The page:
PL Buyer Cover Story: Organic Outreach
By Jill Rivkin
Through special arrangement, we offer this excerpt from PLBuyer’s recent cover article for discussion on RetailWire. Click to view the entire article,
Having already established roots in the natural and organic market, Wild Oats Markets is broadening its store brand reach. The chain is pushing its private label in its own stores
while moving them into traditional supermarkets, such as Pathmark, Price Chopper and Ahold businesses – Stop & Shop, Giant and Peapod.
David Young, senior director of Wild Oats corporate brands, said, “We know that Whole Foods has dramatically increased the size and number of its stores. So how are we going
to compete? We’re going to compete two different ways: new stores and with our brand. We have found that over the past two years this brand has resonated within the grocery industry
and garnered a lot of attention.”
Over the past two years, the Wild Oats brand has proven it has legs outside its retail stores. In the Chicagoland market, the Wild Oats brand currently is the No. 1 selling brand
sold through Peapod. Approximately 300 Wild Oats natural and organic store brand products are available through the online grocer.
Since mid-September, Peapod shoppers in Washington, D.C. also have had the opportunity to buy Wild Oats items, with more than 120 items available thus far.
The Peapod venture offers Wild Oats access to a larger customer base and helps build brand awareness in markets with only a few stores or untapped potential. Chicago, for example,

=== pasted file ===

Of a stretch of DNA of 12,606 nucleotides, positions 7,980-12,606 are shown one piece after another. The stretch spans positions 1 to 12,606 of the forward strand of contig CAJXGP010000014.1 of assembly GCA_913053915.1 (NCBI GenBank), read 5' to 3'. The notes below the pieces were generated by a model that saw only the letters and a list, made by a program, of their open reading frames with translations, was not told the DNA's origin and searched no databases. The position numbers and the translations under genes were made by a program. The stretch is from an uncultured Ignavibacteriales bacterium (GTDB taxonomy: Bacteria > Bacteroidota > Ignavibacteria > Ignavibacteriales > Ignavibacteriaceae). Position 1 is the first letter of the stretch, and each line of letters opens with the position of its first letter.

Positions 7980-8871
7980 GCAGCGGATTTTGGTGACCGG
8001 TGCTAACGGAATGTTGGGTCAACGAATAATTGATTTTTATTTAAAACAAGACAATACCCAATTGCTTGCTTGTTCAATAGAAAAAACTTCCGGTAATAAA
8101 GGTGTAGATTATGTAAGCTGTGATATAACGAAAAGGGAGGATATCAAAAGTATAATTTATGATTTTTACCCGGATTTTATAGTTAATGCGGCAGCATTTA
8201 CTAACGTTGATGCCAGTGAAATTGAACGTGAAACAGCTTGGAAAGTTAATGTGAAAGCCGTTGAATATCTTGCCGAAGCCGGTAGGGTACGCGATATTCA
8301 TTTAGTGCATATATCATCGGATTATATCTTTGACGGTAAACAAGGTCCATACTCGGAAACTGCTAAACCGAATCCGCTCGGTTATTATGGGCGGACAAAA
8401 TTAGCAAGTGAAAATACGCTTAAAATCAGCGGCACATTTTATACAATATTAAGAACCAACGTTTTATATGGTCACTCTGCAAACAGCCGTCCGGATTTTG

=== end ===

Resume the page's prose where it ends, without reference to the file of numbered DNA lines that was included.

is home to only two brick-and-mortar Wild Oats stores. The deal with Peapod helps Wild Oats set a foundation to potentially open more locations around Chicago because the retailer
is building brand equity.
In Washington, D.C., there are no Wild Oats stores – yet – but a demographic indexing particularly high for interest in natural and organic was a solid starting point for Wild
Oats to build brand equity through Peapod sales there.
Though only in the early stages of development, web retailer Amazon.com has ventured into selling groceries, and Wild Oats also has a partnership to sell Wild Oats-branded items
through Amazon.com’s system.
Wild Oats executives talk gingerly about additional opportunities for the Wild Oats brands beyond their stores and the Internet.
“We have been contacted by several retailers domestically and internationally wanting to talk to us about accessing the Wild Oats brand,” said Mr. Young. “They don’t have their
own program, they don’t understand the industry entirely, and it would take them years to develop what we have to offer them today.”
Mr. Young says they are considering partnering with these retailers in markets where Wild Oats does not have a presence and where a retailer has the appropriate demographics.
“We’re taking a very cautious approach and being very careful with what we do,” he added. “But I think we have a real opportunity to potentially grow this program significantly.”
Discussion Question: What is your assessment of where Wild Oats is headed with its store brands inside its own locations and in other retailers’ stores?